"He came up with a Sweetest Day spaghetti dinner with raffle baskets, and the big raffle was a private dinner for six that Fr. Ron cooked and served by himself," she said. "Then he came up with Men Can Cook, had immediate interest from the men, and they planned everything to the smallest detail."

Appetizers a hit

Noisy but popular were chef Bob Ortwein's appetizers. The Yah Yah Milwaukee Caviar needed a few instructions prior to biting into the crispy potato rounds, topped with a sour cream mixture and caviar.

"You pop this potato round in your mouth and chase it down with a drink of our special 'Irish Lourdes Water' (vodka)," he said, winking, "And then you shout 'Yah Yah Milwaukee.'"

Former St. Richard member Libby Castro enjoyed the outburst while eating the caviar.

"Ooh, this is very good, and I like the 'Lourdes' water, too," she said, laughing. "I hope this becomes an annual thing because this is awesome."

Just a bit nervous, chef Jim Cremer paced the dining area. Dressed in traditional black and white, he made certain everything was right for his formal six-course meal. The shrimp cocktail was perfect, the seasoned encrusted pork roast was tantalizing, but there was one thing that bothered him and one guest that made him nervous.

"My 95-year-old mom, Dorothy Cremer, is going to be my guest," he said. "I am using her famous German potato salad recipe and I have never made it before; she is known all over for this and I hope I got it right."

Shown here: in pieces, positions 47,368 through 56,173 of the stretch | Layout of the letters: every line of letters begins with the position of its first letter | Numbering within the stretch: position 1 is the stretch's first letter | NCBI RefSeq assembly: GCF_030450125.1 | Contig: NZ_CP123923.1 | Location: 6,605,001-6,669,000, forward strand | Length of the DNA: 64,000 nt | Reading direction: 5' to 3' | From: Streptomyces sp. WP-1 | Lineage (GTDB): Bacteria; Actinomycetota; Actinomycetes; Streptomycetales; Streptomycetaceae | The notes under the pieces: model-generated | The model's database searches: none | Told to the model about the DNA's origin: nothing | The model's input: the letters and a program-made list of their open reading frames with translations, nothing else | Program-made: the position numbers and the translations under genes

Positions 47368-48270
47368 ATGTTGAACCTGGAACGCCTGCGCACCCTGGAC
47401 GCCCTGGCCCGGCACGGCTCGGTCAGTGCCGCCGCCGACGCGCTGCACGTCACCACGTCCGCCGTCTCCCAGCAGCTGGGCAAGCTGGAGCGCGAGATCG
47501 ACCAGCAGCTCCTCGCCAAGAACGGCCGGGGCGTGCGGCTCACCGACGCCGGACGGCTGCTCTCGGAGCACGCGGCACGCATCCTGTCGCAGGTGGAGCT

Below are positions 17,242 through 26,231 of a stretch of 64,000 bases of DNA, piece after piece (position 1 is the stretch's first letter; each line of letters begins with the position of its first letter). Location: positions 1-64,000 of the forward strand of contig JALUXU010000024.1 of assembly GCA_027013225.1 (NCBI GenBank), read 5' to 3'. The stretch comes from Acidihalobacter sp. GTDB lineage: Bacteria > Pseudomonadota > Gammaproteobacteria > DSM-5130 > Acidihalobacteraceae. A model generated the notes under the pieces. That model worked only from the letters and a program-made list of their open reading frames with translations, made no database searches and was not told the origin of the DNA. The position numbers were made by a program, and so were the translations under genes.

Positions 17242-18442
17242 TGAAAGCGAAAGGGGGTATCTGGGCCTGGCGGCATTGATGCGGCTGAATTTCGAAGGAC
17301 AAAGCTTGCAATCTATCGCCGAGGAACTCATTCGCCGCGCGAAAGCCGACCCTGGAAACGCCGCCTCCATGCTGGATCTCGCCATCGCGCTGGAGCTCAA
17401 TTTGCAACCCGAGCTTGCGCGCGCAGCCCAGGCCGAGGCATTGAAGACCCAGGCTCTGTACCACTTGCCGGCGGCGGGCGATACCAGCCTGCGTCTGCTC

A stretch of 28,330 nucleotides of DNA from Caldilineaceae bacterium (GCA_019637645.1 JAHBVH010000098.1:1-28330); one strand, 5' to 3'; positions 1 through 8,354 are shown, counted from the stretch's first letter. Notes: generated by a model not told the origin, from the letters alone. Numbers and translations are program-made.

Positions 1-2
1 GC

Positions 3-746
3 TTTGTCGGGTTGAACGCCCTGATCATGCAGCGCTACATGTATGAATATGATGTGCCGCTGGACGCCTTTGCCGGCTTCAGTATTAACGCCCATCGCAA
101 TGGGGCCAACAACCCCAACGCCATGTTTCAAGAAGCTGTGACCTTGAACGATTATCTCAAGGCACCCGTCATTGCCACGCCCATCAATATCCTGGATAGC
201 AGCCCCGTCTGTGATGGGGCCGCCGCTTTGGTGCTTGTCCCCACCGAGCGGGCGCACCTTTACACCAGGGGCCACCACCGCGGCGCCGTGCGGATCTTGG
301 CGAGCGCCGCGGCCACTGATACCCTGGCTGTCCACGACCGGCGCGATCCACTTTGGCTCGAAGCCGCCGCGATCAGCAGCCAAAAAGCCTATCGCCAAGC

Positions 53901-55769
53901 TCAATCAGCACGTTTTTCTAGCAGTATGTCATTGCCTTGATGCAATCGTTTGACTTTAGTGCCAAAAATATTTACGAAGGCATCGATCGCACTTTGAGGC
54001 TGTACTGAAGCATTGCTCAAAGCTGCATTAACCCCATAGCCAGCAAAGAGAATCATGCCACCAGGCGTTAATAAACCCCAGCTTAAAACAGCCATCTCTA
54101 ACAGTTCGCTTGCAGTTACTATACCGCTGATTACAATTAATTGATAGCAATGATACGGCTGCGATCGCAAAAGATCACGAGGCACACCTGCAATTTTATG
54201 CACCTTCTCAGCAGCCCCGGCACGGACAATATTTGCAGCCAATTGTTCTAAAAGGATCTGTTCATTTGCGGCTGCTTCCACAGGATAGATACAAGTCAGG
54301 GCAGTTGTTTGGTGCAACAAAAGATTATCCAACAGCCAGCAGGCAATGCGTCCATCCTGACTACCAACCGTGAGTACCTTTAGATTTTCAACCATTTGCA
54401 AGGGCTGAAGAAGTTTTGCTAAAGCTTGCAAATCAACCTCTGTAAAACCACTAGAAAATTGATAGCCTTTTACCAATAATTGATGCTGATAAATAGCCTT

Sitting at the corner of the table, Dorothy offered little empathy.

"I hope he gets it right," she said matter-of-factly.

As chief assistant, 8-year-old Jacob Fell carried a note pad and walked from chair to chair, reporting to his dad, chef Bill Fell.
"My dad is making chicken cordon bleu and he is a really great cook," he said. "I am here to help him and to serve all the people."

In addition to the cordon bleu, Fell prepared cream of broccoli soup, wild rice, corn, and grasshopper pie. While each parent cooks in the home, Jacob said he couldn't decide who is the better culinary talent.

"Well, I like my dad's chicken cordon bleu the best and I like my mom's peanut butter and jelly the best," he said.

Assisting chef Judley Wyant with an unusual feast of caribou stroganoff with fresh green beans, Vladimir Mocan, 22, cooked Moldovan chicken soup with homemade noodles.

"Vladimir lives with us; he was my daughter's student when she was in the Peace Corps. He is from Moldova and now he attends UW - Parkside," Wyant said. "He is a great kid and a good sport to do this."

The caribou came from hunting buddy, Don Bufton, who shot the animal in Quebec and offered the meat to Wyant because, he said, "He is a better cook than I am."

"Well, I don't know about that," Wyant said. "I can only cook about five things; I just volunteered to do this because Fr. Ron is such a great guy."

As new parishioner Sandra Villarreal sliced into a crispy potato pancake, she seemed impressed with chefs Timothy Dyksinski and Adam Olearczyk's efforts to create a traditional Polish dinner.

"This is very good, and they did a wonderful job decorating for the event," she said. "I hope they do this every year; it's a good way for me to meet new people

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This story was made available to Catholic Online by permission of the Catholic Herald (www.chnonline.org),official newspaper of the Archdiocese of Milwaukee, Wis.